We were running late. I'd stopped to pick up a co-worker for a trip from Seattle to Austin, TX, and he lived far enough out of town that the seemingly short distance to his house was marred by single lane roads, slow moving farm vehicles and the occasional heavy congestion point.
By the time we got to the offsite airport parking, we had just enough time to grab the shuttle in from the lot, and from there to the airport departure terminal ... only for me to discover that my Samsung smart phone had been left on my seat in my car, just far enough out that it was a clear choice - go back to the car and definitely miss the flight or catch the flight and do without. No real choice then - I'd do without my phone.
Thus began a time travel experiment. I was a traveler from 1997, when cell phones of any sort were still comparatively rare and expensive to buy or operate, suddenly thrust into a world where everyone else was connected. The experience was ... illuminating.
Perhaps the most immediate thing I noticed was how sensitive we have become to time. We have become used to knowing exactly what time it is, to the extent that we no longer are aware of how often we re-calibrate ourselves to our schedule during the day. We time things down to the last moment, rather than giving ourselves leeway by breaking activities a little early. Clocks, by the way, are no longer ubiquitous in public spaces. We don't need them, when we can look at our smartphone and tell at a glance what time it is. For a person without one, though, after a bit you develop a sense of timelessness.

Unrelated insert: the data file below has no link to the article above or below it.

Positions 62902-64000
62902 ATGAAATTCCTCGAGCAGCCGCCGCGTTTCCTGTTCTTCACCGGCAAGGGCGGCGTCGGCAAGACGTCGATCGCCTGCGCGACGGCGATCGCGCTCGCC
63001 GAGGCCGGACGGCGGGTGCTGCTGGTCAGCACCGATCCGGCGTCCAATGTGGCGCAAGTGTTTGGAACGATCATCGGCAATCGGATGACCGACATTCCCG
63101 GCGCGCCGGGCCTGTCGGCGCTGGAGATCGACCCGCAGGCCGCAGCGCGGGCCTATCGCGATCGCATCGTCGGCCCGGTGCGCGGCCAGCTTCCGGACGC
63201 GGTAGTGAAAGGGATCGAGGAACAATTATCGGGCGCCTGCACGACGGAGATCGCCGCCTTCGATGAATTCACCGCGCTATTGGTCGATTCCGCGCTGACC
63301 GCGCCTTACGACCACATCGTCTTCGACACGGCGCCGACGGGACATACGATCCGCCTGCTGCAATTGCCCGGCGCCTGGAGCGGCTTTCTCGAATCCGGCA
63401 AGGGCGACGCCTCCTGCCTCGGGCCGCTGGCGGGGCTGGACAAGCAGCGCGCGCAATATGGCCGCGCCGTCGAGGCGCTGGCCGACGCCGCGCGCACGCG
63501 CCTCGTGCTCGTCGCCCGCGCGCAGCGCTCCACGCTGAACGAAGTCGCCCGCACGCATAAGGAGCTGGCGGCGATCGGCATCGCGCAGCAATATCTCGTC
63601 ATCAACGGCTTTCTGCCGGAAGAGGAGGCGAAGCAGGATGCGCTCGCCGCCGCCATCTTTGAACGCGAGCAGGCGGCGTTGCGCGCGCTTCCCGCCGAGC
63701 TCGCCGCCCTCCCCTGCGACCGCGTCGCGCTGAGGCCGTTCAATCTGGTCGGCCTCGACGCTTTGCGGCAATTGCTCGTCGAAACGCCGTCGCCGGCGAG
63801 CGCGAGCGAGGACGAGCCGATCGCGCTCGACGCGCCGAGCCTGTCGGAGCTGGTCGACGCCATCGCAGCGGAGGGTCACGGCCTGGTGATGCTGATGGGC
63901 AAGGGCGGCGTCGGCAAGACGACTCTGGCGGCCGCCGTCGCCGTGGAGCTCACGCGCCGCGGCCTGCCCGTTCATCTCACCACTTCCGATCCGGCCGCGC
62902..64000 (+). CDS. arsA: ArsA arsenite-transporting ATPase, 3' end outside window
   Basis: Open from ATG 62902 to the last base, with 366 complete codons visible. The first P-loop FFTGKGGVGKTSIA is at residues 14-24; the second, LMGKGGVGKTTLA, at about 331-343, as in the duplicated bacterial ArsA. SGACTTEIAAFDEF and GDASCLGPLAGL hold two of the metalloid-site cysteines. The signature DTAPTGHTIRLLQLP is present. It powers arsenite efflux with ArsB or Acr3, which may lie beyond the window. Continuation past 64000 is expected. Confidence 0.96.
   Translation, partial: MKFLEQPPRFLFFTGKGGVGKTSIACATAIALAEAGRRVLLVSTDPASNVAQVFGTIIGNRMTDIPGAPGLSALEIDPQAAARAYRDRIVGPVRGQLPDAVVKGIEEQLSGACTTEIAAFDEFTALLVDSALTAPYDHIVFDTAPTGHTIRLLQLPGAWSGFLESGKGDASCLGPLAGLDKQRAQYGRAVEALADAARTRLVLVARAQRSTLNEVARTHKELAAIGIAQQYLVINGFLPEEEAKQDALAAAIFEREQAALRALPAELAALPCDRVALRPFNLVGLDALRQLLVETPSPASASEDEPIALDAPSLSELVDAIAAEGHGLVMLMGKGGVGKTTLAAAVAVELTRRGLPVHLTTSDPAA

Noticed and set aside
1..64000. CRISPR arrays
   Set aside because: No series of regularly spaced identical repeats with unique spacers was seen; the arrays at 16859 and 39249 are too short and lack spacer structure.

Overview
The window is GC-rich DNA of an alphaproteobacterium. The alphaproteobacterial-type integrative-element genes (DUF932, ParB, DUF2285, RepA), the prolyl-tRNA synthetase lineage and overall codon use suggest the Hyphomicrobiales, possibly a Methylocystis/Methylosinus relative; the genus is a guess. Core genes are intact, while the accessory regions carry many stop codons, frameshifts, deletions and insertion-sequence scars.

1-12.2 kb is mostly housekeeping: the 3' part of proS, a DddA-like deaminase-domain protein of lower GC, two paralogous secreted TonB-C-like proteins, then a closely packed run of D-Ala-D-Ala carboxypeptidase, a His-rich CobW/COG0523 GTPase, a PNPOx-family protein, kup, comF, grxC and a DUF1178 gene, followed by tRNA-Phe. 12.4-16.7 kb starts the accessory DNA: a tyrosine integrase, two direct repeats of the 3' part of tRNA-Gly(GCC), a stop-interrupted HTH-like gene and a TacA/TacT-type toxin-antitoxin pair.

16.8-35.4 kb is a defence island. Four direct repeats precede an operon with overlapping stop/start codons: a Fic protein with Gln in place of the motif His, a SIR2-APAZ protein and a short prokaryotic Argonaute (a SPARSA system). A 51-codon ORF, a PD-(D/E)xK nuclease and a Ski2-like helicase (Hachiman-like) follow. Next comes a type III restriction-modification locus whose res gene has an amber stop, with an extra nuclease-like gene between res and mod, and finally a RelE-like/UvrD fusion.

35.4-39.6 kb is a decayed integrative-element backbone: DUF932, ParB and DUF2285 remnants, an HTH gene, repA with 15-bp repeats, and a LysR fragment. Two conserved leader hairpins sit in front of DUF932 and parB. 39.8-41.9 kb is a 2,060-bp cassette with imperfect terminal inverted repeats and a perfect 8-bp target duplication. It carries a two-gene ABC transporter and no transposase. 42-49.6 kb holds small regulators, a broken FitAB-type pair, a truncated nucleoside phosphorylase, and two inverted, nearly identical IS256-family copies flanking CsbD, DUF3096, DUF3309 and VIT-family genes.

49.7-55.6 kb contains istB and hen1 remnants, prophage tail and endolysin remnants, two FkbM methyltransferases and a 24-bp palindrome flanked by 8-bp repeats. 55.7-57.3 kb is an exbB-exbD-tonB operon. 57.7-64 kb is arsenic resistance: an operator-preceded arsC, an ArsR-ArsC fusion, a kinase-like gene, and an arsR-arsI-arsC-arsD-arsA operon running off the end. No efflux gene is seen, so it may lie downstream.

On the flight out, my plan to work on my presentation from my phone went out the window, and in United's Cattle Car Class, there's really not enough space to work with most contemporary laptops. So I pulled out my notebook (I keep a small paper one in my backpack) and spent time writing out a scene of my second novel in longhand. Six pages, later, we landed in Denver. By the time we hit Austin, I had much of a chapter sketched out.
I didn't stop to check email, to check Facebook or Linked In or Twitter. The pop-up notification part of my brain kept occasionally trying to find distraction from the task at hand. With some effort I was able to quiet it, and in the process got some actual work done. The device is a major distraction, enough of one that it can really eat into productivity - thirty seconds here, a few minutes there, after a while it adds up.
One side effect of that was I started taking notes in my sketchbook when I was with the our client the next day. I was forced to listen more, and concentrated on what people said. I did have my laptop up, but after a while, I turned it off too. I would note by paper when someone referenced a file rather than spending time downloading it, would focus on the words of the various presenters rather than on the slide deck.
There was another benefit. Urgent messages from my family or friends didn't pop up in chat. Curiously enough, the world didn't end. I did get a few rants about my not being responsive enough when I finally got to my messages at the end of the day. That told me something I suspect is pretty profound. We have become so used to the notion that we can pop-up our problems to other people that we don't even realize how invasive (and annoying) such behavior really is.